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Long-term use of thiazolidinediones and the associated risk of pneumonia or lower respiratory tract infection: systematic review and meta-analysis
  1. Sonal Singh1,
  2. Yoon K Loke2,
  3. Curt D Furberg3
  1. 1Department of Medicine, Johns Hopkins University School of Medicine, Baltimore, Maryland, USA
  2. 2Clinical Pharmacology, School of Medicine, Health Policy and Practice, University of East Anglia, Norwich, UK
  3. 3Division of Public Health Sciences, Wake Forest University School of Medicine, Winston-Salem, North Carolina, USA
  1. Correspondence to Sonal Singh, Department of Medicine, Johns Hopkins University School of Medicine, 1830 E Monument St, Suite 8063, Baltimore, MD 21287, USA; ssingh31{at}jhu.edu

Abstract

Introduction The peroxisome proliferator-activated receptor-γ agonists rosiglitazone and pioglitazone activate glucocorticoid receptors and have an immunomodulatory effect. The authors aimed to systematically determine the risk of pneumonia or lower respiratory tract infections associated with thiazolidinediones.

Methods Systematic searches of MEDLINE, EMBASE, regulatory documents and trial registries were carried out for randomised controlled trials of thiazolidinediones with no date restrictions through March 2010. The authors selected long-term (≥1 year) randomised controlled trials of thiazolidinediones versus a placebo, metformin or sulfonylurea control for prevention or treatment of type 2 diabetes that reported on pneumonia or lower respiratory tract infection adverse events or serious adverse events (hospitalisation, disability or death). Relative risks (RRs) were estimated using a fixed-effects meta-analysis, and statistical heterogeneity was assessed using the I2 statistic.

Results Thirteen trials (n=17 627, including 8163 patients receiving thiazolidinediones and 9464 patients receiving control therapy) with a duration of follow-up of 1–5.5 years were included after a detailed screening of 58 studies. Thiazolidinediones were associated with a statistically significantly increased risk for any pneumonia or lower respiratory tract infection (n=130/8163 vs 100/9464; RR 1.40; 95% CI 1.08 to 1.82; p=0.01; I2=0%) and serious pneumonia or lower respiratory tract infection (n=111/7391 vs 87/8692; RR 1.39; 95% CI 1.05 to 1.83; p=0.02; I2=0%).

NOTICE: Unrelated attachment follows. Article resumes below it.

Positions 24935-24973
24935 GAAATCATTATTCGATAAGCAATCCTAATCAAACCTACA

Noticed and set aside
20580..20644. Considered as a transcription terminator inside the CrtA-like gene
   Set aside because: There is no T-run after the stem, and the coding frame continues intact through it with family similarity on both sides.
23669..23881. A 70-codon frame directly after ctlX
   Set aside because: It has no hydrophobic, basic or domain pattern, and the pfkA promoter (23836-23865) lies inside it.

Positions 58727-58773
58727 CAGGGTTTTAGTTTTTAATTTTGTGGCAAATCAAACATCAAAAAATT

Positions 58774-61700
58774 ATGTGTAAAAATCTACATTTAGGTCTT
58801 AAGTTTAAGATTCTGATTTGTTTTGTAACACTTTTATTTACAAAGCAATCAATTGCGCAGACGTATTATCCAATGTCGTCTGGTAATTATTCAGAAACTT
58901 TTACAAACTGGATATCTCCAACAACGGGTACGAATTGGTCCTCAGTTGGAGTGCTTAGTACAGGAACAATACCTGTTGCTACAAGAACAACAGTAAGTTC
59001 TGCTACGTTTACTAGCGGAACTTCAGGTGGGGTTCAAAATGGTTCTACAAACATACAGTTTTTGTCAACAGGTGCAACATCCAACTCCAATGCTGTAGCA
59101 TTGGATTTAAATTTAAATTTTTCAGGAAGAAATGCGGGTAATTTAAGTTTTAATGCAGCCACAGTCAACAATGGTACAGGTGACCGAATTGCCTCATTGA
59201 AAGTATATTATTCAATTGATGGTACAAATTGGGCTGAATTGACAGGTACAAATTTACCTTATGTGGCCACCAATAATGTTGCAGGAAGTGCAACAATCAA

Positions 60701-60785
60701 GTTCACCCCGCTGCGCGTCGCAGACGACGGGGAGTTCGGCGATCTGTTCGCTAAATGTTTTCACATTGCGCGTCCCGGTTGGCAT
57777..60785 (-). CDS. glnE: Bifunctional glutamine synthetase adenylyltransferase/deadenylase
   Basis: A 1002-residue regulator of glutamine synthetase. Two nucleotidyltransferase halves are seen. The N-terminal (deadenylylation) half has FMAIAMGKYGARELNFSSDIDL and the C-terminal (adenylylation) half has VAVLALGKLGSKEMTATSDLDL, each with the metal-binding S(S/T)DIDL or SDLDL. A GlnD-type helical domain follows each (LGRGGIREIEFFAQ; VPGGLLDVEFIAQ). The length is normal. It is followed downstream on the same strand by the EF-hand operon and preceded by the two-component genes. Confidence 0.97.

Interpretation Long-term thiazolidinedione use is associated with a modestly increased risk of any pneumonia or lower respiratory tract infection and serious pneumonia or lower respiratory tract infection in patients with type 2 diabetes.

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Introduction

Thiazolidinediones (rosiglitazone and pioglitazone) are peroxisome proliferator-activated receptor (PPAR)-γ agonists. Rosiglitazone is a PPARγ agonist whereas pioglitazone has both α and γ effects. PPAR activation has anti-inflammatory and immunomodulatory effects in the lung.1 Thiazolidinediones act as partial agonists at the glucocorticoid receptor.2 Rosiglitazone significantly improved lung function compared with inhaled beclometasone in a recent randomised controlled trial (RCT) in people who smoke and have asthma.3 Pioglitazone is as effective as dexamethasone in reducing airway hyper-responsiveness and pulmonary inflammatory mediators in animal studies.4 There is considerable optimism about the potential of the thiazolidinediones to favourably affect the course of asthma and chronic obstructive pulmonary disease.

The long-term effects of thiazolidinediones, however, are unpredictable, resulting in unusual toxicities. There have been concerns about an increased risk of myocardial infarction associated with rosiglitazone.5–7 Thiazolidinediones are associated with an increased risk of congestive heart failure,6–8 fractures (in women),9 and possibly macular oedema.

It is possible that these immunomodulatory and glucocorticoid-like properties of the thiazolidinediones could potentially induce susceptibility to lung infections, similar to glucocorticoids in chronic obstructive pulmonary disease.10 A signal for an increased risk of pneumonia in patients with type 2 diabetes was reported in a long-term trial of pioglitazone.11 Another long-term trial of rosiglitazone reported a non-significant increase in pneumonia adverse events.6 However, the exact risk of rare, serious adverse events such as pneumonia cannot always be conclusively determined from a single trial because of inadequate statistical power. The authors aimed to systematically determine the risk of pneumonia or lower respiratory tract infection adverse events associated with thiazolidinedione therapy in long-term clinical trials of patients with type 2 diabetes.

Methods

Selection of trials with pneumonia or lower respiratory tract infection adverse event data